'Winter is coming' - warning of €10m daily Brexit losses
'Winter is coming' with halt to border trade
A leading economist has warned "winter is coming", with a hard Brexit set to bring cross-border trade to a standstill on the island and cost the economy more than €10m every day.
Jim Power said North-South trade will grind to a standstill within 24 hours of a hard Brexit and remain stagnant for weeks because of a lack of planning and a need to create a border infrastructure.
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It comes after leaked UK government documents warned cross-border agriculture trade in Northern Ireland will "virtually stop" within a day of a crash-out Brexit. It warns other North-South trade will slow dramatically.
Figures from the CSO show an average of €9.6m worth of goods crossed the Border every day last year. However, the average figure for November is even higher as retailers gear up before Christmas.
More than €10.5m worth of goods crossed the Border every day last November.
Mr Power said such traffic would grind to a standstill immediately after a crash-out Brexit, costing the economy €140m in the first two weeks after UK Prime Minister Boris Johnson's October 31 Brexit deadline. Much of the disruption will be caused by a lack of border infrastructure to manage trade, and further disruption would continue and bring further economic hardship, he added.
"The point here is that between €9m and €10m goes over and back across the Border every day," Mr Power told the Sunday Independent.
"In the event of a hard Brexit, when they won't have systems in place to deal with that, there are two possible conclusions. One is that they would ignore the fact there is a Border - which would be totally against EU policy because you cannot have an unprotected EU border.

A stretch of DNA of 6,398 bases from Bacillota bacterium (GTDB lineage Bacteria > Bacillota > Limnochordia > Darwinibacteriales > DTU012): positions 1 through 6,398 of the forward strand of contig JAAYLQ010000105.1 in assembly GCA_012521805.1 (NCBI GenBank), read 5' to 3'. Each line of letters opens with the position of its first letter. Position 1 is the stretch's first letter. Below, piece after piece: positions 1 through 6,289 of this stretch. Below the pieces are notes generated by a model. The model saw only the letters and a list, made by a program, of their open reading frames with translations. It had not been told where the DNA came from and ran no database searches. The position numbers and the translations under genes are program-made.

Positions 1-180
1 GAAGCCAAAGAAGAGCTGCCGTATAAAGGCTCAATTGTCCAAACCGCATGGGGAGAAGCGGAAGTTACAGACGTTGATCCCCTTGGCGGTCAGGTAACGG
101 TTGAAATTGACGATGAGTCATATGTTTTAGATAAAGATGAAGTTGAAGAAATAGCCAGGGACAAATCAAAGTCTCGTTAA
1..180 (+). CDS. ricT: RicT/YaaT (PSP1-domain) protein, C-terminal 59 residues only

"The other possible outcome is that the whole thing will come to a standstill. I think it will take weeks to iron out the issues. Unless moves are made in the next three months to put all of the controls in place, it is going to lead to utter economic disruption."
Businesses close to the Border will be most at risk, especially those in the agriculture and food processing sectors.
"The first couple of weeks will be utter chaos," Mr Power said. "To quote Game of Thrones, winter is coming."
Mr Power said trade across the Irish Sea will also be disrupted, but not as significantly as between Northern Ireland and the Republic because ports already have some infrastructure to manage goods.
Much of the difficulty surrounding post-Brexit trade with Northern Ireland would focus on a lack of infrastructure at the Border. There are fears that erecting border checks prior to October 31 would create huge political tension in the Border region, but trade with the UK without border checks will be impossible without a Brexit deal.
Sensitive UK government documents leaked last week shows it expects cross-border trade to stop immediately. It also notes that the first 30 days of a hard Brexit will cause "distress" for small businesses and "potential law and order challenges".
Mr Power warned: "The Border will be the EU frontier, and the default position will be 'no trade' basically."